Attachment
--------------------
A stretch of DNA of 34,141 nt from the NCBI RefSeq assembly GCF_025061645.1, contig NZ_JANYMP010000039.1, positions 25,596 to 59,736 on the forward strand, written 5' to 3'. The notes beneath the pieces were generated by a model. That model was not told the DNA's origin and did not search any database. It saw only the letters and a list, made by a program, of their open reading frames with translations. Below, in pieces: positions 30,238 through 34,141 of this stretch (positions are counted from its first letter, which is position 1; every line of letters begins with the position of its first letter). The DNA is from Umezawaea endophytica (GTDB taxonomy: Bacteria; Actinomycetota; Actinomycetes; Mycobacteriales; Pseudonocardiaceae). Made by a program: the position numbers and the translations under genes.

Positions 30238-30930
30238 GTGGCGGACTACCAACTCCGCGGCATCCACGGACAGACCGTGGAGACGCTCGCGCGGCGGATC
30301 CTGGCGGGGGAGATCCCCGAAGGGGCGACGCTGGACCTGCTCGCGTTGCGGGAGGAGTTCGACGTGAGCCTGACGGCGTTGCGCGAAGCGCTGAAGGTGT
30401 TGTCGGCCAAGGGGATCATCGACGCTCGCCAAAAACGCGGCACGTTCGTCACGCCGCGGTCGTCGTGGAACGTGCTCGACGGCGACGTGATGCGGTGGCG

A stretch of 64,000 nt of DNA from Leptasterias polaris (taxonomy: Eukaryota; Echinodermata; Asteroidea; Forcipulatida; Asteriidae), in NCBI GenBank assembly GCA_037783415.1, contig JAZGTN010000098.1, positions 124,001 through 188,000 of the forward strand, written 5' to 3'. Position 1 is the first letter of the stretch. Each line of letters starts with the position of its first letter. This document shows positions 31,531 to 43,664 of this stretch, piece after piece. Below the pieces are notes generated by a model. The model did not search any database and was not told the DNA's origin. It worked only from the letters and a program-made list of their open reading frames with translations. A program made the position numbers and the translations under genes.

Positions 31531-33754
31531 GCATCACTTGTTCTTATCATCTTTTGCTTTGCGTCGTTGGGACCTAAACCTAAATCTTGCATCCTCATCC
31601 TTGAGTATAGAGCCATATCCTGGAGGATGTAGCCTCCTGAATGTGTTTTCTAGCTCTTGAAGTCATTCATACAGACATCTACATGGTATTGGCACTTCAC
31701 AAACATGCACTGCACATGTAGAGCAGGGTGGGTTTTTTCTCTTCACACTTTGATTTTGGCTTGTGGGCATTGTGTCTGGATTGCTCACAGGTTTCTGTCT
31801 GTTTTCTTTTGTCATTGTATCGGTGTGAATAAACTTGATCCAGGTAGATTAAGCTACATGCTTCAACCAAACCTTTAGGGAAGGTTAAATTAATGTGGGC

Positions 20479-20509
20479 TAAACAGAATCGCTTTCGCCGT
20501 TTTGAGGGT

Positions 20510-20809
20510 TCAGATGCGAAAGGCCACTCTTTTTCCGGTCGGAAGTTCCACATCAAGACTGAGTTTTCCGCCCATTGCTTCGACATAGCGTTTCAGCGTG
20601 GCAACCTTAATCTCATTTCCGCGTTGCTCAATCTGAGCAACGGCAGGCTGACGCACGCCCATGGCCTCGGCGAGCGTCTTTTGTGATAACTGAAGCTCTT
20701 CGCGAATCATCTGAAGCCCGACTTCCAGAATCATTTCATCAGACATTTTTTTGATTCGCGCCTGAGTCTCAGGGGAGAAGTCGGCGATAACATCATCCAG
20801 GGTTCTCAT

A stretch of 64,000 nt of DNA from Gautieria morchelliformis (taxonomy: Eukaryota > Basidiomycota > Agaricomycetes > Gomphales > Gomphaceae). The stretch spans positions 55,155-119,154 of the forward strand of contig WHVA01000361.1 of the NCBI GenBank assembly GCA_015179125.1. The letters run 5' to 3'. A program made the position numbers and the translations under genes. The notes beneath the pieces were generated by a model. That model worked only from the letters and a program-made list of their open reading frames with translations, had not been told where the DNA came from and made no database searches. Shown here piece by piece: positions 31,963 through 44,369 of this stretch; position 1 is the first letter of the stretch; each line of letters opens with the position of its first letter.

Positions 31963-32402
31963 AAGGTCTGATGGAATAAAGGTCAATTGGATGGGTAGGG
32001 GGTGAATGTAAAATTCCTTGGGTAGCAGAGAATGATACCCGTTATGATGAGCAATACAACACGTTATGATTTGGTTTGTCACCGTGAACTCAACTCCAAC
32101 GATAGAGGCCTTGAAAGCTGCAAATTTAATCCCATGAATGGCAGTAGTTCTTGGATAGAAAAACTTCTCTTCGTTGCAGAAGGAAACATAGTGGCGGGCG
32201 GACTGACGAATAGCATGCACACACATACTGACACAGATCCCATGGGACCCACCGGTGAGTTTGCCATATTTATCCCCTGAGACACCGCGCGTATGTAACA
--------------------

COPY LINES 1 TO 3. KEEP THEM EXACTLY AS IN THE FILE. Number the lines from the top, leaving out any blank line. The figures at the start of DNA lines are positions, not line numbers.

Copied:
A stretch of DNA of 34,141 nt from the NCBI RefSeq assembly GCF_025061645.1, contig NZ_JANYMP010000039.1, positions 25,596 to 59,736 on the forward strand, written 5' to 3'. The notes beneath the pieces were generated by a model. That model was not told the DNA's origin and did not search any database. It saw only the letters and a list, made by a program, of their open reading frames with translations. Below, in pieces: positions 30,238 through 34,141 of this stretch (positions are counted from its first letter, which is position 1; every line of letters begins with the position of its first letter). The DNA is from Umezawaea endophytica (GTDB taxonomy: Bacteria; Actinomycetota; Actinomycetes; Mycobacteriales; Pseudonocardiaceae). Made by a program: the position numbers and the translations under genes.

Positions 30238-30930
30238 GTGGCGGACTACCAACTCCGCGGCATCCACGGACAGACCGTGGAGACGCTCGCGCGGCGGATC